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4. Window Managers

However, we never mentioned how the X server handles manipulation of the clients' on-screen display areas (called windows). It's obvious, to anyone who's ever used a GUI, that you need to have control over the "client windows". Typically you can move and arrange them; change size, maximize or minimize windows. How, then, does the X server handle these tasks? The answer is: it doesn't.

One of X's fundamental tenets is "we provide mechanism, but not policy". So, while the X server provides a way (mechanism) for window manipulation, it doesn't actually say how this manipulation behaves (policy).

All that mechanism/policy weird stuff basically boils down to this: it's another program's responsibility to manage the on-screen space. This program decides where to place windows, gives mechanisms for users to control the windows' appearance, position and size, and usually provides "decorations" like window titles, frames and buttons, that give us control over the windows themselves. This program, which manages windows, is called (guess!) a "window manager".

"The window manager in X is just another client -- it is not part of the X window system, although it enjoys special privileges -- and so there is no single window manager; instead, there are many, which support different ways for the user to interact with windows and different styles of window layout, decoration, and keyboard and colormap focus."

The X architecture provides ways for a window manager to perform all those actions on the windows; but it doesn't actually provide a window manager.

There are, of course, a lot of window managers, because since the window manager is an external component, it's (relatively) easy to write one according to your preferences, how you want windows to look, how you want them to behave, where do you want them to be, and so on. Some window managers are simplistic and ugly (twm); some are flashy and include everything but the kitchen sink (enlightenment); and everything in between; fvwm, amiwm, icewm, windowmaker, afterstep, sawfish, kwm, and countless others. There's a window manager for every taste.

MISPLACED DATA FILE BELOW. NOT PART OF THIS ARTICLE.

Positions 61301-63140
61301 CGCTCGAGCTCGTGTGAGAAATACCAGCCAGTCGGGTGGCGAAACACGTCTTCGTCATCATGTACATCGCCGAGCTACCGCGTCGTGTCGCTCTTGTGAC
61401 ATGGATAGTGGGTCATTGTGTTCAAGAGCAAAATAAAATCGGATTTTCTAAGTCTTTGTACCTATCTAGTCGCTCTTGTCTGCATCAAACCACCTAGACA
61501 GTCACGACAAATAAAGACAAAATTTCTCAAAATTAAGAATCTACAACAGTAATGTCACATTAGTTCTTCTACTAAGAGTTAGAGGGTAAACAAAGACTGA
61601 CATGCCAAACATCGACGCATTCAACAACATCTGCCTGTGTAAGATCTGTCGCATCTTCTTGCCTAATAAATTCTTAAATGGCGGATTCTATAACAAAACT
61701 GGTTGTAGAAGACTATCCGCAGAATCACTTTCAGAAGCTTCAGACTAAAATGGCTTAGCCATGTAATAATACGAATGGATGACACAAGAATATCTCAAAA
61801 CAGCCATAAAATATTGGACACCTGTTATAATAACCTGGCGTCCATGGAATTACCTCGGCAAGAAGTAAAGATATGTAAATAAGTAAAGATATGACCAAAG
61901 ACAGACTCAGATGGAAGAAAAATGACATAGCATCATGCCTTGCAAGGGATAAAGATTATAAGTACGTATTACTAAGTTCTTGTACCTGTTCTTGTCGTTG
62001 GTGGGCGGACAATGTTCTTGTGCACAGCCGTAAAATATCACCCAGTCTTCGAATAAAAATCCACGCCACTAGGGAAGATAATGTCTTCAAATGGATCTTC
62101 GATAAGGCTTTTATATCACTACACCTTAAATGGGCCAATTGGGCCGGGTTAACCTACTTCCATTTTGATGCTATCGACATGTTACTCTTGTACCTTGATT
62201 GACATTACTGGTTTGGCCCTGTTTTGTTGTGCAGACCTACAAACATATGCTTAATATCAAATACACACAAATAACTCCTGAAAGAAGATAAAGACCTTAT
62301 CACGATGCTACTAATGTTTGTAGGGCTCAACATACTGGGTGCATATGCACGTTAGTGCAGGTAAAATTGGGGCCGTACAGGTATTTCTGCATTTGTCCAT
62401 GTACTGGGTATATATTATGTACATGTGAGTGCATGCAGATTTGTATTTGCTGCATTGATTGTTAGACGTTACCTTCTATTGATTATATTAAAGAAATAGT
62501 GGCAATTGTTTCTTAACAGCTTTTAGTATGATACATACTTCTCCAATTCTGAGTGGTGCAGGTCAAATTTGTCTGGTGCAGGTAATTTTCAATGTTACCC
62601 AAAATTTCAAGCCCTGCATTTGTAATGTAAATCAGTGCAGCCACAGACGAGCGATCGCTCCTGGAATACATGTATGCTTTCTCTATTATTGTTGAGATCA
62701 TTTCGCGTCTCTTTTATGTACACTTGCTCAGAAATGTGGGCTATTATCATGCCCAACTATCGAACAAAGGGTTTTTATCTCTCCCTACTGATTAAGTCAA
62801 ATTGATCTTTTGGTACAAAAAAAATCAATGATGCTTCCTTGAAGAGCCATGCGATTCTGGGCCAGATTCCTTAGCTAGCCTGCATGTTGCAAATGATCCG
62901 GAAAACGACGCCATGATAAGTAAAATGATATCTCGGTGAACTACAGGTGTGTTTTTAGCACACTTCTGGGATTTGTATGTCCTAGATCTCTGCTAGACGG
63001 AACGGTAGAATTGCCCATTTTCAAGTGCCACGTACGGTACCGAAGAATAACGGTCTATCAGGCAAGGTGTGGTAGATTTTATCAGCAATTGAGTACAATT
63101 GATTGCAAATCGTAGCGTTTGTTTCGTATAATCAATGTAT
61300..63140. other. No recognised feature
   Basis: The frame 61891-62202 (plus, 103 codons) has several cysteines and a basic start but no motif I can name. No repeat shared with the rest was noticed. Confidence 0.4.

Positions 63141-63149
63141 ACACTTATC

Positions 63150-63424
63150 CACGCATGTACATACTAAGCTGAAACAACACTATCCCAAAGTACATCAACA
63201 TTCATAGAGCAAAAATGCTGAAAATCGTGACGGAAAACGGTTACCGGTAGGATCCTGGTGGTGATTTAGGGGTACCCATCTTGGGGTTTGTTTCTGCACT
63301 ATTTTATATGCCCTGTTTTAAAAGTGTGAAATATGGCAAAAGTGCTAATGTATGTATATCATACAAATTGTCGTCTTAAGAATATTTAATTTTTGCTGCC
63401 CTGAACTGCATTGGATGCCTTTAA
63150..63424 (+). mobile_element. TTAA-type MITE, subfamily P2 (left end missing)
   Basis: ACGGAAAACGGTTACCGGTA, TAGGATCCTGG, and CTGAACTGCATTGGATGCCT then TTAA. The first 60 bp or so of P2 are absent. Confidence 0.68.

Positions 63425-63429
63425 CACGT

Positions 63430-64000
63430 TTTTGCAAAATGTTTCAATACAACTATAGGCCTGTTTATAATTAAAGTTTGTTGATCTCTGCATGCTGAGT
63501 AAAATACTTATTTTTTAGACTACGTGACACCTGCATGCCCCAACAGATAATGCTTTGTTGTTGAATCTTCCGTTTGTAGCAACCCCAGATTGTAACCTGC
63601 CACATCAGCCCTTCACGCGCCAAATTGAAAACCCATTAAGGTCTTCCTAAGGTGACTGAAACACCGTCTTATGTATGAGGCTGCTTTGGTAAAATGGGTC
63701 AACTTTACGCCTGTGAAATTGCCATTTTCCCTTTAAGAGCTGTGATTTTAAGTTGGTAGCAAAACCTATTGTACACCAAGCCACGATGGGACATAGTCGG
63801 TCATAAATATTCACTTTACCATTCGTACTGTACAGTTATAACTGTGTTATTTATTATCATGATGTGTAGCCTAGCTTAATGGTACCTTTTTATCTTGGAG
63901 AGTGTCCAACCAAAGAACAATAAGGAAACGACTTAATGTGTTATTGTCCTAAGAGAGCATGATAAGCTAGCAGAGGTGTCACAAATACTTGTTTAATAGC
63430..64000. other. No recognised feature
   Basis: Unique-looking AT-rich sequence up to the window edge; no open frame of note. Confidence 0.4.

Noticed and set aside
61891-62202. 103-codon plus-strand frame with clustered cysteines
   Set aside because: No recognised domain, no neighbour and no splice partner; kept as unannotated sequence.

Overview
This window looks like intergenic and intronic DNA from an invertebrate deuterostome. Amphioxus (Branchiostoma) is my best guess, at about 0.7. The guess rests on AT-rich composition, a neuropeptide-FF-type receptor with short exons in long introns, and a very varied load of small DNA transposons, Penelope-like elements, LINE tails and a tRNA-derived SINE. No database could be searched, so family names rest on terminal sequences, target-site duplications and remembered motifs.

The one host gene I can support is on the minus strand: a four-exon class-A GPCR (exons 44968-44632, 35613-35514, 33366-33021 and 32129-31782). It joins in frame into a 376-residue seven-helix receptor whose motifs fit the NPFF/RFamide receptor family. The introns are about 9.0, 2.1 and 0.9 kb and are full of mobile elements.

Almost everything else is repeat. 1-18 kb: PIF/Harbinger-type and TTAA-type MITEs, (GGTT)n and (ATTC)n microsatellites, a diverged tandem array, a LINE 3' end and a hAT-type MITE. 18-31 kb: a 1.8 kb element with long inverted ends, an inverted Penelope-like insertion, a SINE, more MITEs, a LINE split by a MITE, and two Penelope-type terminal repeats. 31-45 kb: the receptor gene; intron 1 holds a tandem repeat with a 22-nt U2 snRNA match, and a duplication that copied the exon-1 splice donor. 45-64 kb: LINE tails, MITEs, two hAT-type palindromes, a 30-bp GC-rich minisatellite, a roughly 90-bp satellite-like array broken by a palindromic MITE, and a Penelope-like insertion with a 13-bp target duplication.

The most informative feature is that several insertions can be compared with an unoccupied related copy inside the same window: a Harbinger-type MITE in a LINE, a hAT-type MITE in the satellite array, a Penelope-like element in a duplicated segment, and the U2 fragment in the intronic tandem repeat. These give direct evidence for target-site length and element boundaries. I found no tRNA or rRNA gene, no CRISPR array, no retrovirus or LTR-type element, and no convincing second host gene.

A window manager is a "meta-client", whose most basic mission is to manage other clients. Most window managers provide a few additional facilities (and some provide a lot of them). However one piece of functionality that seems to be present in most window managers is a way to launch applications. Some of them provide a command box where you can type standard commands (which can then be used to launch client applications). Others have a nice application launching menu of some sort. This is not standardized, however; again, as X dictates no policy on how a client application should be launched, this functionality is to be implemented in client programs. While, typically, a window manager takes on this task (and each one does it differently), it's conceivable to have client applications whose sole mission is to launch other client applications; think a program launching pad. And of course, people have written large amounts of "program launching" applications.